Workers are paid less, some are even on zero hours contracts, allowing the employer to say they have a workforce but only paying workers when they wish, and at low rates of pay. Conditions for workers in privatised industries are now uncertain.
Getting these back
Now very difficult. The real expertise within these industries has been weakened. It means that UK Ltd is also weakened, we have lost the skills base and the years of experience and in return for short-term profits for a few people.
It never made sense to privatise everything. If it was decided that profit-making companies could operate more efficiently then why weren’t we allowed to share in this magic. Aty least retain a Golden Share and, importantly, overall control.
Let’s look at water
It is just one of the industries given away to private profiteers. In UK now of 23 water companies over half are foreign owned. We have sold off the family silver and gained little in return. In England and Wales every day 3.4 billion litres of water leaks from the system, almost a quarter of the entire supply. Yet shareholders were paid £1.5 billion in 2010-11 (Ofwat data obtained by the Guardian).
The effect of that is we now pay about £2 billion more a year – or around £80 per household – more than we should if the water and sewerage supply was publicly owned.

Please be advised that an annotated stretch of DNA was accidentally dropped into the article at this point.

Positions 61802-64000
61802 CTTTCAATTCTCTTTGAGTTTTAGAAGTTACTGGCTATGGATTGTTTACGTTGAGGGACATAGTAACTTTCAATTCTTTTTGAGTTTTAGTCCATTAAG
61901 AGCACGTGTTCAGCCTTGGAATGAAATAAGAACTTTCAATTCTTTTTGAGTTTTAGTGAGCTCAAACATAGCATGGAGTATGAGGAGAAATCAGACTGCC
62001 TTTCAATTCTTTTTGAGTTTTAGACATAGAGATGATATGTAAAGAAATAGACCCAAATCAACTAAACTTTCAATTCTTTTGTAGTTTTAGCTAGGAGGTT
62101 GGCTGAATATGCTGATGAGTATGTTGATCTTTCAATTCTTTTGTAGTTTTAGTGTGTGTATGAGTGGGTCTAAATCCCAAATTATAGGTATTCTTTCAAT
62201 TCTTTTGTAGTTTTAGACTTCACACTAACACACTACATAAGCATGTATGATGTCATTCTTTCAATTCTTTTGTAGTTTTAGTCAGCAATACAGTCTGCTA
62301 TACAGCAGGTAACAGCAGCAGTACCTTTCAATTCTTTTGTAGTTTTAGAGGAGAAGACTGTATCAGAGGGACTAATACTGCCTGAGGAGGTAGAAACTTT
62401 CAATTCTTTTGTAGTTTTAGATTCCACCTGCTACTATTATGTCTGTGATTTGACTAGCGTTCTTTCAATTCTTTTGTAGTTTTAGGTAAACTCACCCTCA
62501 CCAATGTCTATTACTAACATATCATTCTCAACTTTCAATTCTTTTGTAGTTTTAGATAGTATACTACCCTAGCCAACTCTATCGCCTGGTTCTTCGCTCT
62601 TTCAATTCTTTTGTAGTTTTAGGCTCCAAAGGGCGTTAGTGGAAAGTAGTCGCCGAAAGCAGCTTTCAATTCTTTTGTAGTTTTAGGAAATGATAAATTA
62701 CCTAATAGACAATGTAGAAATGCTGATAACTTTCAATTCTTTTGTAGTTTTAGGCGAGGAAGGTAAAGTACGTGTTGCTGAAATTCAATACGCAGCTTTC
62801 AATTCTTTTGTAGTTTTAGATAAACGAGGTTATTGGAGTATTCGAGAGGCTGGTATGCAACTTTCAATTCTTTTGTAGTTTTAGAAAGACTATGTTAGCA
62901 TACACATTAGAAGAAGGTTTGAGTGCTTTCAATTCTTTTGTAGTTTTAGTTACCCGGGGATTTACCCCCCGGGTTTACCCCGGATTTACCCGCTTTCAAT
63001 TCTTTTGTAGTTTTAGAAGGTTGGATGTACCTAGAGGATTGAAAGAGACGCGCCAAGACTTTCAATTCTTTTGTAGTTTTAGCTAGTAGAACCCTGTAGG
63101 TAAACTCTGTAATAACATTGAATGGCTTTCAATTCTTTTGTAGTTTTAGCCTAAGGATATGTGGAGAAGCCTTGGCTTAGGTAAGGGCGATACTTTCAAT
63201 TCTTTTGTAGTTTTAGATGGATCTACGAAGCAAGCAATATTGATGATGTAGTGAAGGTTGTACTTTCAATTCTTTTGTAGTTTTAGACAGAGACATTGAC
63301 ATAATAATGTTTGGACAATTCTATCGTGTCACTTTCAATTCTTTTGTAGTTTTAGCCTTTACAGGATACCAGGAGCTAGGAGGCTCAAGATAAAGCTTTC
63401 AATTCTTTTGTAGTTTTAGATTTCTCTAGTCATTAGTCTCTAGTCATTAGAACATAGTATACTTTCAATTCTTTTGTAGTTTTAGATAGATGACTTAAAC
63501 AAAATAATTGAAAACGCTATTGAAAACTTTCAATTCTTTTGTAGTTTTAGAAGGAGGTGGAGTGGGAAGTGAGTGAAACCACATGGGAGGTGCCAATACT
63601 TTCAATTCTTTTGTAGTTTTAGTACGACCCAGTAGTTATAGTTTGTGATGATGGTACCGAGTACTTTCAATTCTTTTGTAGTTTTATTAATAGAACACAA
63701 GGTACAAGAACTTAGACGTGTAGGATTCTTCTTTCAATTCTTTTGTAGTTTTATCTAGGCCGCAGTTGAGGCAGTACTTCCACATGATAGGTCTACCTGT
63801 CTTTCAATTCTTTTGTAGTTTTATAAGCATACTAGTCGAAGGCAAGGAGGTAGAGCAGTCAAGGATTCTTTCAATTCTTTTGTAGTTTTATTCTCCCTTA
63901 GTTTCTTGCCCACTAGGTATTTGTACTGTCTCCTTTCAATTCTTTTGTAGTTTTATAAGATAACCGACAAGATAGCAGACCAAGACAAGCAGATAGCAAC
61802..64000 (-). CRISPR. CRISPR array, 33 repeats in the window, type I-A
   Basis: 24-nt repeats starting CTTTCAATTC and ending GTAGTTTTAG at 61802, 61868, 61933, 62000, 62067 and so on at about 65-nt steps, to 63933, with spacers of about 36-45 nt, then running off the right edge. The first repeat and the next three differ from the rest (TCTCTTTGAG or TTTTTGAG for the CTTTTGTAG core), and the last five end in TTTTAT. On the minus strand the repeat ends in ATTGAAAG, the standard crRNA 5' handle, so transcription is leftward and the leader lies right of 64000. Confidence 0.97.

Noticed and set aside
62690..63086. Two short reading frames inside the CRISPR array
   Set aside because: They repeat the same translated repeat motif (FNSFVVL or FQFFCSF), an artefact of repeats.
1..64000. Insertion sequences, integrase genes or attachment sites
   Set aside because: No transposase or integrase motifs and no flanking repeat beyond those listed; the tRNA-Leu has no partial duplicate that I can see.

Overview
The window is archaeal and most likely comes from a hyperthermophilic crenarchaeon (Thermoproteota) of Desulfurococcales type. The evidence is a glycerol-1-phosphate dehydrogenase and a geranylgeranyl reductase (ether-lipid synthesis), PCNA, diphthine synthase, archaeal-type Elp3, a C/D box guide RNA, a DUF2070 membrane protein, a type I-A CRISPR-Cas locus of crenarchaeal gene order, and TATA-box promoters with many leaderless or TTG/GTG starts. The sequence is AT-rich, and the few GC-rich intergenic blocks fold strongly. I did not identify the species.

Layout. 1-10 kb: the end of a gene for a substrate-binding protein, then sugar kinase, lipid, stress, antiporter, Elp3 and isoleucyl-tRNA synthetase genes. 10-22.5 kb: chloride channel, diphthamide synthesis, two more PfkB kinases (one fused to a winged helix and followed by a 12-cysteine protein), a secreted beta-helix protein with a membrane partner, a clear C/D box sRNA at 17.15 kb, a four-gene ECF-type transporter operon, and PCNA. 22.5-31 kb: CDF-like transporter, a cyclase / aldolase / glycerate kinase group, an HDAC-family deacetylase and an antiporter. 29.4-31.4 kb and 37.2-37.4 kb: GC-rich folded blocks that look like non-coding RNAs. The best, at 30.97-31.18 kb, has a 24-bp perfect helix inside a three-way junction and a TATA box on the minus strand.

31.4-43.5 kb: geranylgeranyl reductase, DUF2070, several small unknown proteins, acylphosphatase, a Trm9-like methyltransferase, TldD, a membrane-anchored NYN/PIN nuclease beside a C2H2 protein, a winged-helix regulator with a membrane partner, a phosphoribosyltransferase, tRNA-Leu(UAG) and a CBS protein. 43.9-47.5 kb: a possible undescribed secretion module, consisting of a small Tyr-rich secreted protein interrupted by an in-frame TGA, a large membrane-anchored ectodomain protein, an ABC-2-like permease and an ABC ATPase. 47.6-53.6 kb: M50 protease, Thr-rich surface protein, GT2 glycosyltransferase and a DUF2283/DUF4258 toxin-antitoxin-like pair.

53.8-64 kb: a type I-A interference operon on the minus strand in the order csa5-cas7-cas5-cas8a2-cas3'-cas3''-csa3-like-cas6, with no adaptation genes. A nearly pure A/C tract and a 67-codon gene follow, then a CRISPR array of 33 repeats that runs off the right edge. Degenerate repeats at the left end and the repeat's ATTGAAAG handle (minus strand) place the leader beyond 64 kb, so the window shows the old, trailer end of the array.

You could justify that if the money stayed here, and was invested in better services. It doesn’t. Too much goes abroad.
About a third of the money spent on water bills goes to banks and investors as interest and dividends.
Six companies are avoiding millions in tax by routing profits through tax havens, using a regulatory loophole the government has chosen to keep open.
The CEOs of the 19 water companies were paid almost £10 million in salaries and other bonuses in 2012.
Some of these companies (such as Thames Water) are facing financial difficulty, because they use debt to finance themselves in a way that minimises corporation tax and maximises the return to shareholders. (‘Money down the drain: Getting a better deal for consumers from the water industry’, Centre Forum, July 2013.)
Research shows that water privatisation is not more efficient than public provision, and it tends to mean higher prices for consumers and/or underinvestment. ‘The evidence from France and England further supports the presumption that private companies can and will find ways of driving up prices, and/or underinvesting, to obtain monopoly profits, including corruption.’ (‘Water Privatisation’, Public Services International Research Unit, April 2008.)
Scottish Water is a publicly owned company providing water in Scotland. Since 2002, the company has invested £5.5 billion and improved nearly 5000 miles of water pipes. Over the last 9 years, leakage has been reduced by over 44%. This compares to a 5% reduction in leaks in England and Wales over the past 13 years. The average household charge was the lowest in the UK in 2012/13 at £324 or less than £1 a day. This is £52 less than the average in England and Wales and has remained the same for the fourth year running.
Privatisation does not help you or me.